When it comes to medical evidence, your solicitor will refer you to an independent medical expert who can provide a diagnosis and prognosis for your accident-related injuries. The expert’s opinion will be based on an oral and physical assessment of you, together with a review of your medical records, providing the basis of your claim for personal injury.

In the context of any other losses, such as loss of earnings, prescription and physiotherapy costs, or travel expenses to and from any medical appointments, you will need to provide evidence of previous income, together with any receipts for out-of-pocket expenses.

How much is road traffic accident compensation?

The amount of compensation that you can recover for a road traffic accident claim will all depend on the nature of your injury and how long your symptoms last. For RTA claims issued via the online portal, where you have suffered a whiplash injury to your neck, shoulders and/or back, your injury, or any combination of whiplash injuries, will be assessed with reference to a fixed tariff regime — from £240 for a whiplash injury lasting not more than 3 months, up to £4,215 for a whiplash injury lasting up to 24 months.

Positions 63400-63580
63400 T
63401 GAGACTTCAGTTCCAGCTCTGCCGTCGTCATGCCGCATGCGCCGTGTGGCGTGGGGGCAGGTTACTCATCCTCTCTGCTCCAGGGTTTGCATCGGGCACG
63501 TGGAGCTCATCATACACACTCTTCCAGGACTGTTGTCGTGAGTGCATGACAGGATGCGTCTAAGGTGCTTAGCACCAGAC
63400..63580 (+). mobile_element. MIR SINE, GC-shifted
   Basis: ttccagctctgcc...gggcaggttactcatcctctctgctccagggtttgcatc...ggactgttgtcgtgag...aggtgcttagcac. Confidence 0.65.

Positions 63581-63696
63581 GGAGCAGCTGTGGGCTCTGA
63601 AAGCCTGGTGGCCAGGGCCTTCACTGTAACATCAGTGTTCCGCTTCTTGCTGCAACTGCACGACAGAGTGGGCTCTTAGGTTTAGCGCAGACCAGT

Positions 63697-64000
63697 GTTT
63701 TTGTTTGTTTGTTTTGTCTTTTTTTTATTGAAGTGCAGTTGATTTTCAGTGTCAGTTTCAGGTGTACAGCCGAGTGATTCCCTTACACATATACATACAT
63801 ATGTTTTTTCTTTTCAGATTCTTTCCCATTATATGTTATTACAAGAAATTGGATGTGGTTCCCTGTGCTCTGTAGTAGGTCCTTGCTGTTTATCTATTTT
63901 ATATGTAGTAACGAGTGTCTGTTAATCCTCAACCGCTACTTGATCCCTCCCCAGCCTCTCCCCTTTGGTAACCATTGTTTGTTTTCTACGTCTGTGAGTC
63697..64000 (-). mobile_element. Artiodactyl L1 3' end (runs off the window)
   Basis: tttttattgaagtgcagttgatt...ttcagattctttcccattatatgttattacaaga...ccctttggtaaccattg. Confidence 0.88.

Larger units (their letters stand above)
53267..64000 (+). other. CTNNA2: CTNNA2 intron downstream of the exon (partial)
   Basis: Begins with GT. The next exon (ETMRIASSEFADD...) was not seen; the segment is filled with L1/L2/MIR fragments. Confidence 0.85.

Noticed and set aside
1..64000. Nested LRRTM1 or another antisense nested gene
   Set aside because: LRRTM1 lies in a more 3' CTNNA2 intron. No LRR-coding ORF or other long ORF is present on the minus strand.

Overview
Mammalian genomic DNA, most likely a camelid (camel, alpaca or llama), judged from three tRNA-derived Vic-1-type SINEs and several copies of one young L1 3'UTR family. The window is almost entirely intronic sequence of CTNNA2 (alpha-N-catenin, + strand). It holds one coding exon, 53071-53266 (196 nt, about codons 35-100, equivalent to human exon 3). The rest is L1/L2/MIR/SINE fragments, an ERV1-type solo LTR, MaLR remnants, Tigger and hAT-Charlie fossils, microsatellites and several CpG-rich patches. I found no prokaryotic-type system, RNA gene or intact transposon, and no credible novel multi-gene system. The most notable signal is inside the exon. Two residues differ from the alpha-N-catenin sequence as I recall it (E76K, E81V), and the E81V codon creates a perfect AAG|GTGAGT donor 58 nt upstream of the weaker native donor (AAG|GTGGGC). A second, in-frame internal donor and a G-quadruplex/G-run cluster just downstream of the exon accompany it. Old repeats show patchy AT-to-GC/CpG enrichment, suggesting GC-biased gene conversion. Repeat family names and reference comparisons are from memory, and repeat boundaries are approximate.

In cases where you have also suffered some mild psychological symptoms as a result of the accident, such as nightmares, flashbacks, sleep disturbance or travel anxiety, the fixed tariff will include a slight increase to reflect this, taking the brackets from £260 to £4,345. There may also be exceptional circumstances, increasing your award by up to 20%.